'It was I that first sent her flowers,' said a new voice, the voice of the man in green brocade who had been quarrelling with the red-head. 'They make a game of it now, but it was I that first fell in love — never having spoken a word to her, simply from seeing her sitting there, so far away, so beautiful, her face so pale, her hair the colour of marigold petals ... I searched all London and at last found country marigolds and sent them to her. The footman received them at the door of her box: he knocked and took them into the little waiting-room behind. I saw the serving woman take the flowers. She looked at my message — saying simply that all I asked was that the lady should accept them — and came to the door and gave me a sort of half-gracious smile and a curtsey, "Compliments and thanks, sir, and I'll give the flowers to milady", and so dismissed me, closing the door in my face. But in the next interval, the lady carried my flowers when she came back to the box.'
'Mr Edgar Frere — a gentleman of some small estate in the Cotswolds — so he modestly claims,' said Lord Calne, introducing the speaker to Llandovery. He added, laughing: 'But otherwise a great boaster. The house rang with his triumphs — so much so that I said to Sir Harry here — you know Harry Stone? — "Damned if I don't send her flowers," I said, "and see if she'll not carry those." "Why then and so shall I," said Harry, "and confound you, for she'll carry mine!" "She'll carry mine," says Mr Frere, "as she did tonight. I shall send her marigolds — for her hair — every night she attends." And he flashes fire and puts his hand to his sword hilt — which however isn't there — and cries out: "What will you wager that she'll not carry mine?" And so the thing began. Half the rakes in town attend the play every night she goes — spies lie in wait to know of it in advance — and twenty, thirty, forty bouquets a night must be in the room behind her box by the time she arrives—'
'And half as many again by the time she leaves,' said Sir Harry. 'Disappointed in the first interval, we spend the second bespeaking another bouquet that may better please.'
'A wench sets up a stall outside the theatre for no other custom. On the nights the lady isn't here, she folds up her tent after the first curtain-up and goes away.'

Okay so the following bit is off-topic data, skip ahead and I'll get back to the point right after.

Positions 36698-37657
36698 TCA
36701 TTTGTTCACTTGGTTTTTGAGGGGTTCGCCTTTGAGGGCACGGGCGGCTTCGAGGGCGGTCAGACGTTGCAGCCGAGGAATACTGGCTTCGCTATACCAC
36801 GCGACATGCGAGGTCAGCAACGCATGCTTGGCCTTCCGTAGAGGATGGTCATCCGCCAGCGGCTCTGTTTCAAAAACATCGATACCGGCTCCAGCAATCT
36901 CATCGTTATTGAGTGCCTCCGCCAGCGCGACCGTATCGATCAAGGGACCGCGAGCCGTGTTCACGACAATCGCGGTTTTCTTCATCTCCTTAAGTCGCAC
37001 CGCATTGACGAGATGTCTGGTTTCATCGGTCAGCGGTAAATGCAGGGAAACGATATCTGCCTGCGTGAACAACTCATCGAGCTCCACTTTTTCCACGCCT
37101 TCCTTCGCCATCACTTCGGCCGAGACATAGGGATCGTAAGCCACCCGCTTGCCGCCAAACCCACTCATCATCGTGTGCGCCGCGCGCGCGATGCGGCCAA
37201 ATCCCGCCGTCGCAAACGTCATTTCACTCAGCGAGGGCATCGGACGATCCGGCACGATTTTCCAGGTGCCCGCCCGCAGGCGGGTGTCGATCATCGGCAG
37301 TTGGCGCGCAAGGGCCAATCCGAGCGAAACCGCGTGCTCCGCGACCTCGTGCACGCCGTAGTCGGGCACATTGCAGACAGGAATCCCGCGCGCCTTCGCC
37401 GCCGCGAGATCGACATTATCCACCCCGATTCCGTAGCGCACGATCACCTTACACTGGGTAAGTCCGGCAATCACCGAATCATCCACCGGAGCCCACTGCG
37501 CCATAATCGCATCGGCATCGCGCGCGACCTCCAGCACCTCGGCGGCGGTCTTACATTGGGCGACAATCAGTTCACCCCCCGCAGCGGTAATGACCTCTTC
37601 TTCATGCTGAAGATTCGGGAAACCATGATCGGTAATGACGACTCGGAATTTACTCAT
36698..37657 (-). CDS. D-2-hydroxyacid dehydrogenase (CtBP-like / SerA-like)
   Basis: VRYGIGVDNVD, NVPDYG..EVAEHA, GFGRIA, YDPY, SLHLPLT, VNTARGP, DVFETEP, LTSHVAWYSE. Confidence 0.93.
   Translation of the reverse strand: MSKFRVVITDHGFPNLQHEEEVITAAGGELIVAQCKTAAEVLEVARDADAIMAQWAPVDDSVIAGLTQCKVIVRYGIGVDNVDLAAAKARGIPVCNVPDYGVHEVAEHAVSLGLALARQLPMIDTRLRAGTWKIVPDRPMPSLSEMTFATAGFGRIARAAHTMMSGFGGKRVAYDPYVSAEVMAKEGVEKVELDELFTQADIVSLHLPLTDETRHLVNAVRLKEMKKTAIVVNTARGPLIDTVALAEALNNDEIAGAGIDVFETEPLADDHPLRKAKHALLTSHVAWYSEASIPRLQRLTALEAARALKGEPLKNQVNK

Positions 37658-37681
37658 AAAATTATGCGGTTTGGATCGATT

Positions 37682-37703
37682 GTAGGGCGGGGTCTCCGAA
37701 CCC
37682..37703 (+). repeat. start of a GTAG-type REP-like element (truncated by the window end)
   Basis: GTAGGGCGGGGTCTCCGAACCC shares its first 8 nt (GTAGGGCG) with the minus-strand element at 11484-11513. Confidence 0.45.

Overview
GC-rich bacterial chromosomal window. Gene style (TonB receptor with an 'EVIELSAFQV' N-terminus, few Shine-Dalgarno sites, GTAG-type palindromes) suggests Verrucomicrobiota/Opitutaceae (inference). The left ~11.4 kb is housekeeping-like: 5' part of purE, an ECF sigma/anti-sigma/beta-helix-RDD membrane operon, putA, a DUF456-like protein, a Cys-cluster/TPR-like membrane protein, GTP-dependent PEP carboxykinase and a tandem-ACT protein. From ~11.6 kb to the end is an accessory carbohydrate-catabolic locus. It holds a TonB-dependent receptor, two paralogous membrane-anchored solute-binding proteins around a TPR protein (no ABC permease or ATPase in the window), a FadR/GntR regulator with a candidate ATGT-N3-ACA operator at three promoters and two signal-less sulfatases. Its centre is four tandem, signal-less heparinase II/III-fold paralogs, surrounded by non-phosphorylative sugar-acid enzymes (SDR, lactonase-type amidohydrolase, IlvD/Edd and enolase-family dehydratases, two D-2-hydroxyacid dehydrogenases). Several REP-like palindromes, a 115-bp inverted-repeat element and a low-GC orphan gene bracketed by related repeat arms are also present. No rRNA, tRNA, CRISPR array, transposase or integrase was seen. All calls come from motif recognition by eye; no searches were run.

'But beyond carrying this bouquet or that, the lady gives no sign?'
'No sign. And remains the Unattainable She. The flowers are chosen, apparently, without fear or favour, doubtless at random: names mean nothing, a gentleman with "a small estate in the Cotswolds"—' Lord Calne smiled and bowed to the sender of the first bunch of marigolds — 'appears as much favoured, and as little, as a peer of the realm.' The first bell rang for curtain-up and as they turned to go back to the auditorium, he added: 'What reception a gentleman from Gloucestershire will get who sends what he describes as "a diamond" — we shall see.'
A footman came through the archway, for a moment intercepting their progress. He carried a huge bouquet of mixed flowers, holding it out before him in both hands as though it had been on a tray. The wrapping paper had been disarranged; now there was pinned to it by a magnificent brooch, a small, folded note.
The red-headed man stepped forward. He took the letter, roughly pulling the jewel from the paper and thrusting it into his pocket. Then into an electrified silence, with shaking voice, he read the note aloud.
Marigelda, Marchesa d'Astonia Subeggio, does not accept presents from gentlemen; and from those who offend by offering them, will no longer accept even flowers.
'Well, well, well, a young woman of spirit, it seems!' said the dark young man to himself, still standing watching from the shadows of the portico; and turned and went alone to his place in the stalls. And, 'A paragon of virtue!' said David Llandovery to himself, and also, with his friends, went into the auditorium.